After a robust 2015, multifamily rents have seen a strong start to 2016, with an average national rental rate increase of $5, to an all-time high of $1,170 in January, according to a new Yardi Matrix report.
The West Coast and the Southeast are still the leading regions in this regard, and Los Angeles (0.5% increase in January) led all metros on a trailing three-month basis. Miami and Tampa, Fla., rose by 0.4%.
“Job growth in Western and Southeast markets remains very strong [via] a combination of strong tech hubs, secondary markets exciting to millennials, lower costs of living, good business climates [excluding California], and better weather than the Northeast and Midwest,” says Jeff Alder, vice president of Yardi Matrix.
Nationally, rents increased 0.1% in January on a trailing three-month (T3) basis, a 10-basis-point decrease from December and a 20-basis-point decrease over the past three months. The survey captures short-term changes in rents that may or may not be indicative of future trends. Nationally, rents for the renter by choice were flat on a T3 basis, while rents for the working-class renter by necessity rose by 0.2%, Yardi Matrix wrote in the report.
Year over year, rents increased nationally by 6.2% in January. Portland, Ore., the lead performer of the year, rose 13.9% overall and also topped both the renter-by-choice and working-class renter lists. The Mid-Atlantic, including Richmond, Va., (1.7%); Baltimore (1.9%); Washington, D.C., (2%); and Philadelphia (3.2%), hasn’t been as strong, mostly due to moderate job growth and seasonal weather changes, Yardi noted.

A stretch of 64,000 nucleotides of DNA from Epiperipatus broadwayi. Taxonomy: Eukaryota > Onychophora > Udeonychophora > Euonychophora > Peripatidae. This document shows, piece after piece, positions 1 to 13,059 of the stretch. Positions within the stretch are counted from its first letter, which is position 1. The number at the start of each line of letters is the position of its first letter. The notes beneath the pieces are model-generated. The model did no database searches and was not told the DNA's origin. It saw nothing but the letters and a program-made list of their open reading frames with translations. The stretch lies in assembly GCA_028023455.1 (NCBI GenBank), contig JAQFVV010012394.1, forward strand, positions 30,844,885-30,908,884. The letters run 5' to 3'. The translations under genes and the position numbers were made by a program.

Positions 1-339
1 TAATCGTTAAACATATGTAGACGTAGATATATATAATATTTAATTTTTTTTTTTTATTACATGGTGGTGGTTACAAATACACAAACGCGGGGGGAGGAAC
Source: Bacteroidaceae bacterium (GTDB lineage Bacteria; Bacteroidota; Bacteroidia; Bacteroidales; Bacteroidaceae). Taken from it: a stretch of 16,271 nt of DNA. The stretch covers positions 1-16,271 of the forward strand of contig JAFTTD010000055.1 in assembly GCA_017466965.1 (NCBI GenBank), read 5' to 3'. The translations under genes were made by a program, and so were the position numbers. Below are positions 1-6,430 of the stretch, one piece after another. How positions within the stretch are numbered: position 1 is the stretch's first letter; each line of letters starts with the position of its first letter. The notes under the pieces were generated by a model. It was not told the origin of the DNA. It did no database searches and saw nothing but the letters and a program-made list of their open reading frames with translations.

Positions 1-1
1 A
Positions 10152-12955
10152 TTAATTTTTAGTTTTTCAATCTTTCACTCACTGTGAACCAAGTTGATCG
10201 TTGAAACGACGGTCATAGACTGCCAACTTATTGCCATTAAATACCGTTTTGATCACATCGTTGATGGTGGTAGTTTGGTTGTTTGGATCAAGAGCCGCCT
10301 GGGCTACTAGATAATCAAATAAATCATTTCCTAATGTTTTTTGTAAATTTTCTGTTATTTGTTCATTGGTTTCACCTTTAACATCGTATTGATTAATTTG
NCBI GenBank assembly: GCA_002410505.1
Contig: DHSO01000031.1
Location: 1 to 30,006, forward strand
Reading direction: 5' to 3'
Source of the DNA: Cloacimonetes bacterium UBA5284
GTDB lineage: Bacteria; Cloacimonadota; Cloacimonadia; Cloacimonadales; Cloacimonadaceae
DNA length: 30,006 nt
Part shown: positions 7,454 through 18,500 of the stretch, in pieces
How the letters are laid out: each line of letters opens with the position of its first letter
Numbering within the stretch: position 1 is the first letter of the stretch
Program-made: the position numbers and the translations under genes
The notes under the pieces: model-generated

Setbacks in energy and mining jobs and too much high-end supply have plagued Houston, which saw only a 3.5% jump in rents among the renter-by-choice segment, compared with a 7% increase among renters by necessity.
Troubles in the stock market have played a part, Yardi noted.
“The sharp drop in U.S. stock market prices—down about 10% in January—has created concerns about the possibility of a recession. While equity values and commercial real estate have different drivers, the performance of the economy ultimately underlies both. Stocks are a leading indicator, while real estate is more of a lagging indicator,” Yardi said in the report.